WASHINGTON, DC, October 21, 2011– Talent is timeless. The National Women’s History Museum inaugurates a unique awards evening – the Christine de Pizan Honors Gala – to celebrate the legend of pioneering women of the past by showcasing their achievements alongside the contributions of their modern inheritors. The 2011 honorees are: Hedy Lamarr and Marissa Mayer in the fields of telecommunications and technology; Ida B. Wells-Barnett and Cathy Hughes for accomplishments in media and communications; and Admiral Grace Hopper and Helen Greiner for their work in computer technology and digital innovation.
Meryl Streep, the Museum’s spokeswoman, serves as host of the Gala on Wednesday, November 16, which takes place in the Amphitheater of the Ronald Reagan Building, 1300 Pennsylvania Ave., NW, Washington, DC 20004. A reception begins at 6:00 p.m., followed by the honors ceremony at 7:00 p.m. VIP ticket holders will continue with an intimate dinner following the award presentations.
She lived in the South during the Jim Crow era, but Ida Wells-Barnett (1862-1931) did not hesitate to use her newspaper to speak out against the injustices suffered by her African-American community. When her news office in Memphis was burned, she moved to a larger stage – Chicago – and continued fighting for civil rights as a journalist, suffragist and founding member of the NAACP. Accepting the award in her name is Cathy Hughes, Founder and Chairperson of Radio One, the nation’s largest broadcast company owned and operated by an African-American. Radio One is a dominant presence in talk radio, music and news – a voice that engages the listening audience, starts conversations, promotes thought, and illuminates our times.
Her beauty and charisma made Hedy Lamarr (1914-2000) an international screen actress in the 1930s and 1940s. During World War II, Lamarr also worked clandestinely as a research scientist to pioneer a radio anti-jamming device that would prove crucial during the Cold War. Her research is now recognized as fundamental to today’s wireless technology. Lamarr’s award is shared by Marissa Mayer, the first female engineer hired by Google in 1999. Now Vice President of Local, Maps, and Location Services at Google, Mayer has launched more than 100 of the company’s iconic features and products. If you’re looking at Google, you’re looking at what Marissa Mayer can do.
Admiral Grace Hopper (1906-1992) was the first woman to receive a Ph.D. in mathematics from Yale, giving her entrée to secret research programs with the U.S. Navy during World War II and the highest levels of their technology, including the development of the electronic computer prototype. Dr. Hopper was one of the first to predict that computers would someday be a presence in most American homes. Helen Greiner accepts the de Pizan Award in technology and innovation in her honor. Greiner is the founder of iRobot, a company that delivers robots to industrial, military and consumer markets. Her research in unmanned vehicle systems has contributed to programs at NASA, CalTech’s Jet Propulsion Lab and MIT’s Artificial Intelligence Lab. Currently, she is the CEO of CyPhyWorks, a robotics company founded in 2008.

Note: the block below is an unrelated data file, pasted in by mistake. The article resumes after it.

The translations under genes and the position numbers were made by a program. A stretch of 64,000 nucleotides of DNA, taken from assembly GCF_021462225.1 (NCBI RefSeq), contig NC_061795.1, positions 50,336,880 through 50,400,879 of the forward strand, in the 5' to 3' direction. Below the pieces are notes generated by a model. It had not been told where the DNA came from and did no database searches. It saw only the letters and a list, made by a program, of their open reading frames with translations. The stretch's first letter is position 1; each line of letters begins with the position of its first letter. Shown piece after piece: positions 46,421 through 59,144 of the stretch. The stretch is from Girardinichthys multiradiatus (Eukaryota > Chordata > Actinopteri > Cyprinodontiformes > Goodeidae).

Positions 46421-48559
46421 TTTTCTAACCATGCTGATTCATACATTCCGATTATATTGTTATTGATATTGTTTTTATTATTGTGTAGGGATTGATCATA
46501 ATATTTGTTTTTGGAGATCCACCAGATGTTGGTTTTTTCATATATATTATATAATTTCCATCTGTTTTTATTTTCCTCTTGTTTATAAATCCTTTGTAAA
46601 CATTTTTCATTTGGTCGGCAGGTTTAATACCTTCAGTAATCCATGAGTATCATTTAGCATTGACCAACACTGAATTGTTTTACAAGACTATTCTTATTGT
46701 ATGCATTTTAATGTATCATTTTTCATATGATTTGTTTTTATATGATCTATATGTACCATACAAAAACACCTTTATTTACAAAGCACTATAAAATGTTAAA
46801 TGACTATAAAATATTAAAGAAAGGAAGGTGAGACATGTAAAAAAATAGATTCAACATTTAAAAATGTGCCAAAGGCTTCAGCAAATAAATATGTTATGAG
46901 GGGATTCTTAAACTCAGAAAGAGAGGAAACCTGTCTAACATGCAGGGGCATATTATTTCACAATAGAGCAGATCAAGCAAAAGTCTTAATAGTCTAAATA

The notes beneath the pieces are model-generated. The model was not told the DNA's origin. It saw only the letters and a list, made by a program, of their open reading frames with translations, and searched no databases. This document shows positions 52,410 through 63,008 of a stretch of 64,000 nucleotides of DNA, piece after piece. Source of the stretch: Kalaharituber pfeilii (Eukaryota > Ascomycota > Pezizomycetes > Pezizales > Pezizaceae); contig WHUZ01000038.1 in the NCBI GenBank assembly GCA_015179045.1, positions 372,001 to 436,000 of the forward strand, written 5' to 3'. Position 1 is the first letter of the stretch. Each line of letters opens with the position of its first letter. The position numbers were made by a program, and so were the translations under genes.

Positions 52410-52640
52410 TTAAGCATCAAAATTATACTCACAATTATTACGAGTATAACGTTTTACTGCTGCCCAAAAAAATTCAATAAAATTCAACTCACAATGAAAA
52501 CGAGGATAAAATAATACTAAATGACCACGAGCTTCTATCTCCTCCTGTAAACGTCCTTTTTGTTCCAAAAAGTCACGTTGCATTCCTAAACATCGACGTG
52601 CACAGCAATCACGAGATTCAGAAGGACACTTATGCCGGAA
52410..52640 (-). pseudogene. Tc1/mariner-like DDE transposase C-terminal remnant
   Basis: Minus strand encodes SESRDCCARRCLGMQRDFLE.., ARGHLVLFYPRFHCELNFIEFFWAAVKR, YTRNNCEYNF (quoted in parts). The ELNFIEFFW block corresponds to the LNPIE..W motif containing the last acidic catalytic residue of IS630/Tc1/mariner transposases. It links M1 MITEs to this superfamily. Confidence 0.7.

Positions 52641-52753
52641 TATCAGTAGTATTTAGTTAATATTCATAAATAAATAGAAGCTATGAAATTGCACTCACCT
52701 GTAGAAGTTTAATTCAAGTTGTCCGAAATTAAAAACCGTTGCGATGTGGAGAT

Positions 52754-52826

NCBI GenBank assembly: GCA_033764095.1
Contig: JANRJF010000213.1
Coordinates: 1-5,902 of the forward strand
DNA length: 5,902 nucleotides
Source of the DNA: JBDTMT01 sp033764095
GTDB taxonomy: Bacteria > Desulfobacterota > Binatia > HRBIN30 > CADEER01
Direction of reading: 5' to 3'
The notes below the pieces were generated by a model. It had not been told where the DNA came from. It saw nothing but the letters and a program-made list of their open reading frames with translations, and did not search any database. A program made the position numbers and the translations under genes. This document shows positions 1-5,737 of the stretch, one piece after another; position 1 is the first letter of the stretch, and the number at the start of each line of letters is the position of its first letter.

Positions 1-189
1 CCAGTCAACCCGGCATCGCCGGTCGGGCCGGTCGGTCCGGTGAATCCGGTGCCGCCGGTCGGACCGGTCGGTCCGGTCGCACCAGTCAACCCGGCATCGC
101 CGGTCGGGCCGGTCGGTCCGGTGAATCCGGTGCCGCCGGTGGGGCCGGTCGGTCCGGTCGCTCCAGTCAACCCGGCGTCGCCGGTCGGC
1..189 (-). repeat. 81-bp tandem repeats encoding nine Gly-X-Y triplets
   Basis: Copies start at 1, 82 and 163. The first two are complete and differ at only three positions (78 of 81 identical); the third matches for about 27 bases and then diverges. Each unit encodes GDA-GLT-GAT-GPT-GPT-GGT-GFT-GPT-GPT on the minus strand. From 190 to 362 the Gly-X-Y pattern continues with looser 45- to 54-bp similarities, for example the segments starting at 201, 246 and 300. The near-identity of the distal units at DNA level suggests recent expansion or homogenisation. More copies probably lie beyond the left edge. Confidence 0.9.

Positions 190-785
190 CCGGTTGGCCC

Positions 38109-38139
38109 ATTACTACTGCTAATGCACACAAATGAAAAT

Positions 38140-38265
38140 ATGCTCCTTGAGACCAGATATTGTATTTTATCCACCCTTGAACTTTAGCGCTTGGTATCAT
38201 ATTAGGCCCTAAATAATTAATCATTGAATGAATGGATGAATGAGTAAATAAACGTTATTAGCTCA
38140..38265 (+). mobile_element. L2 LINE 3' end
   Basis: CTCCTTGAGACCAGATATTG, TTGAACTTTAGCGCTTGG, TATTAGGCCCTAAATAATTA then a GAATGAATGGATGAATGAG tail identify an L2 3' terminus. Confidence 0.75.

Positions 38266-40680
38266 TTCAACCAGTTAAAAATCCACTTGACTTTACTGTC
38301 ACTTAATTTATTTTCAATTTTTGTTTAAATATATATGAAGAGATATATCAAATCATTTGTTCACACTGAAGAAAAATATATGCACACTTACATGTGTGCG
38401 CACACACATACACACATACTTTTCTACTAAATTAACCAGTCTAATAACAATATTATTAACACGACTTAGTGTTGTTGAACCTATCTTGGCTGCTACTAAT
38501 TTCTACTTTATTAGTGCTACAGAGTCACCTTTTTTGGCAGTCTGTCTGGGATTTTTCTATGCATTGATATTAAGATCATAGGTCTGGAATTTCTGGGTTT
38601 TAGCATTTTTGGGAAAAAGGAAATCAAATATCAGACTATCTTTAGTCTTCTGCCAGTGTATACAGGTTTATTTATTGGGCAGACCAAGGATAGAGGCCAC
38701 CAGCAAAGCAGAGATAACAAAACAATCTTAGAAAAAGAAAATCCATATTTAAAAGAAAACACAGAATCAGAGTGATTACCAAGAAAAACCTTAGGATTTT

No actor has received more Academy Award nominations than Meryl Streep, a distinction that underscores the quality of her dramatic career. Her vivid portrayals of women from all walks of life and through all of its stages resonate everywhere in the realm of theater.
Tickets for the de Pizan Honors Gala are available at http://nwhm.ticketleap.com/depizanhonors/ To become a gala sponsor and for more information, please contact Kate Clinton at firstname.lastname@example.org or call 703-461-1920.
About the National Women’s History Museum
Founded in 1996, The National Women’s History Museum is a nonpartisan, nonprofit educational institution dedicated to preserving, interpreting, and celebrating the diverse historic contributions of women and integrating this rich heritage fully into our nation’s history, currently located online at www.nwhm.org. Legislation is underway to purchase federally owned land on which to build the National Women’s History Museum. The site will border several of the nation’s most iconic museums on the National Mall. A coalition of 41 business and professional women’s organizations representing eight million members supports NWHM’s efforts for a permanent site, along with 50,000 members who have supported the Museum. Meryl Streep is the Museum’s spokeswoman and has publically advocated for building the Museum near the National Mall. NWHM is a 501(c) (3) organization.
About Christine de Pizan
Christine de Pizan was the first Western woman to write about women’s history in 1405. She is best known as the author of The Book of the City of Ladies, which she wrote to combat existing ideas about women’s nature. The book has given de Pizan the distinction of being the first woman recognized as a chronicler of women’s history. The NWHM is dedicated to continuing de Pizan’s work of documenting women’s achievements and is proud to present the Honors in her name.
RSVP for media tickets, photos, interviews, please contact:
Jan Du Plain – 202-486-7004